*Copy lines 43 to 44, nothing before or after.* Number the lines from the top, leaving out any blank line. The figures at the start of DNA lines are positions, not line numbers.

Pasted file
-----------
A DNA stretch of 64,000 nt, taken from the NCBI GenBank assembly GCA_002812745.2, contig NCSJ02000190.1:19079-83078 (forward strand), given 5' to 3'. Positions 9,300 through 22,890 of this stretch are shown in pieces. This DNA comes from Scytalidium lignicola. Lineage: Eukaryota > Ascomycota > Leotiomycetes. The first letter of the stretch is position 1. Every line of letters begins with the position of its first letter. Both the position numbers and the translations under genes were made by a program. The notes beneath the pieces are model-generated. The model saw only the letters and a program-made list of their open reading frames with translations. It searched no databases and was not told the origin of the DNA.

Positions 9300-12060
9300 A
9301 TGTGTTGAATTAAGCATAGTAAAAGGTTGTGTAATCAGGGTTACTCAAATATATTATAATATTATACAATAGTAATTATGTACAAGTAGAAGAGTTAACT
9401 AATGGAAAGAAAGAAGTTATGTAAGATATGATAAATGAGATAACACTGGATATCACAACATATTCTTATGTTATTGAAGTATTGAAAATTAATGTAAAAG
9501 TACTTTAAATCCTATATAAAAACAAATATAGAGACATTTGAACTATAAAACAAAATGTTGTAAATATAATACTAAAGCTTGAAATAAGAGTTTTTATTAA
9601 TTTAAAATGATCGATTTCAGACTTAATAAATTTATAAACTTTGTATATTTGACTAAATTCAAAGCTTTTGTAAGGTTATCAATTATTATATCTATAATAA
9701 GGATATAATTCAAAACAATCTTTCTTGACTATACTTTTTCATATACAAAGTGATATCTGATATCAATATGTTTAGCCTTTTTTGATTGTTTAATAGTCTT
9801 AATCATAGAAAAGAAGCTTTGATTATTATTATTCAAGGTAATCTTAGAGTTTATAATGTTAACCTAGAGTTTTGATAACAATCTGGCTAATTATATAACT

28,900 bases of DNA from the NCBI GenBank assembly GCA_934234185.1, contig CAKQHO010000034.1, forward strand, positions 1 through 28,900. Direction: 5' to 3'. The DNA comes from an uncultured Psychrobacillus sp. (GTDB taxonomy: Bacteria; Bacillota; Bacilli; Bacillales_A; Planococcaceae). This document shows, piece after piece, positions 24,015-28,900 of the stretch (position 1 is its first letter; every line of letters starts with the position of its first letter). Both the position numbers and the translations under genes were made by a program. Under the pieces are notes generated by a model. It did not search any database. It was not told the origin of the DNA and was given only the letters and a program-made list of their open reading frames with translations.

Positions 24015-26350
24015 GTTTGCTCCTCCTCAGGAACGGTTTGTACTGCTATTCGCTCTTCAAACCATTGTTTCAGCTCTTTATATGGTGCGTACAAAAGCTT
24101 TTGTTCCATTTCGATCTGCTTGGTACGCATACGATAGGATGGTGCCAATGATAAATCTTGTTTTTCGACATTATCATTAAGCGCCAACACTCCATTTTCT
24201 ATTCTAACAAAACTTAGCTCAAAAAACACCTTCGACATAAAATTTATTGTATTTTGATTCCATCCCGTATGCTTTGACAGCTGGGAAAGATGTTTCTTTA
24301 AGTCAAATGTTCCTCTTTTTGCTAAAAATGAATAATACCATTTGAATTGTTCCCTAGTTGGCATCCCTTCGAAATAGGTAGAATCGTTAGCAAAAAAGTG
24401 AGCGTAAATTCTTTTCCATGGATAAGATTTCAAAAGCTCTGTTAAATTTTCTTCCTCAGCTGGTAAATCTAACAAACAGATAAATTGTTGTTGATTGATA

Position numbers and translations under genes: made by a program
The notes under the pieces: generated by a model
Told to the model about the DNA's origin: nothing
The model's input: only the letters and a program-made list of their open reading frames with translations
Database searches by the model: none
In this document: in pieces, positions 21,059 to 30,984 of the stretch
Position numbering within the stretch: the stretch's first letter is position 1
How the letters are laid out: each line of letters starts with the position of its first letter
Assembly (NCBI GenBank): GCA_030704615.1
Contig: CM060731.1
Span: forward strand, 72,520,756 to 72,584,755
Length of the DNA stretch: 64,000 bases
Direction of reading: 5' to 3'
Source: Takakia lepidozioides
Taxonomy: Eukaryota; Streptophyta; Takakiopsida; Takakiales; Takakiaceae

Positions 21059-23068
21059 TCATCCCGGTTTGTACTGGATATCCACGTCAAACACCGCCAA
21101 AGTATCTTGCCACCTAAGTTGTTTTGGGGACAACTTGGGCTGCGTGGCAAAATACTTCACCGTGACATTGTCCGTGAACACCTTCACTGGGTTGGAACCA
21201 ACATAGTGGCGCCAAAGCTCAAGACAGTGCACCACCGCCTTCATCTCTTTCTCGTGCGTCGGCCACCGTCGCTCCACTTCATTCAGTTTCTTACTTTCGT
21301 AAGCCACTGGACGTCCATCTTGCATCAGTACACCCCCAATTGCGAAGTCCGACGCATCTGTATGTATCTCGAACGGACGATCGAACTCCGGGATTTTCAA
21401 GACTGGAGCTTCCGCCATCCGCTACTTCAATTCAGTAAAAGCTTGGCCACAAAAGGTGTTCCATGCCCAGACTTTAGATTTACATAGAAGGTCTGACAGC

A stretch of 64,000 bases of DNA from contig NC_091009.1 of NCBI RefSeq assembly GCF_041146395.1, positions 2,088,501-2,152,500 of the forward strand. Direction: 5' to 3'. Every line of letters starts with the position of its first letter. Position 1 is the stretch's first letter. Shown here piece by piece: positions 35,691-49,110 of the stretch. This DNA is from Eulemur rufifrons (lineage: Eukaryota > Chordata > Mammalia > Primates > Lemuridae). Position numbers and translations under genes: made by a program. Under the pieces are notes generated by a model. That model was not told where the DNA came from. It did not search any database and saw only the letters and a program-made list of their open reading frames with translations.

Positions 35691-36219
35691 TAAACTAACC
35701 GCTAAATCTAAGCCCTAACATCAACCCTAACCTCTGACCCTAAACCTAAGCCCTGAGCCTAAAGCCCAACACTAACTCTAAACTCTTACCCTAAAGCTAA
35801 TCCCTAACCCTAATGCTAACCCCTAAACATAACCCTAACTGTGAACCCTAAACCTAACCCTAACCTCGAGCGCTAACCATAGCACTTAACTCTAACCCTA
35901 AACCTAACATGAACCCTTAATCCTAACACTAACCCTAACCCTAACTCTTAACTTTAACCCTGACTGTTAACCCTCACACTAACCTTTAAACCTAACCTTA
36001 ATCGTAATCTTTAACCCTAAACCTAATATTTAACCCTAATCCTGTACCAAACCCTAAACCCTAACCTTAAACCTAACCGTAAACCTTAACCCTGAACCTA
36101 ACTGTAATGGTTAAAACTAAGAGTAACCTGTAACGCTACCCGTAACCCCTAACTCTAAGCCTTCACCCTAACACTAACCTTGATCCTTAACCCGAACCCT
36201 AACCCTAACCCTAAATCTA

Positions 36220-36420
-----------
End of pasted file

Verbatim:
35901 AACCTAACATGAACCCTTAATCCTAACACTAACCCTAACCCTAACTCTTAACTTTAACCCTGACTGTTAACCCTCACACTAACCTTTAAACCTAACCTTA
36001 ATCGTAATCTTTAACCCTAAACCTAATATTTAACCCTAATCCTGTACCAAACCCTAAACCCTAACCTTAAACCTAACCGTAAACCTTAACCCTGAACCTA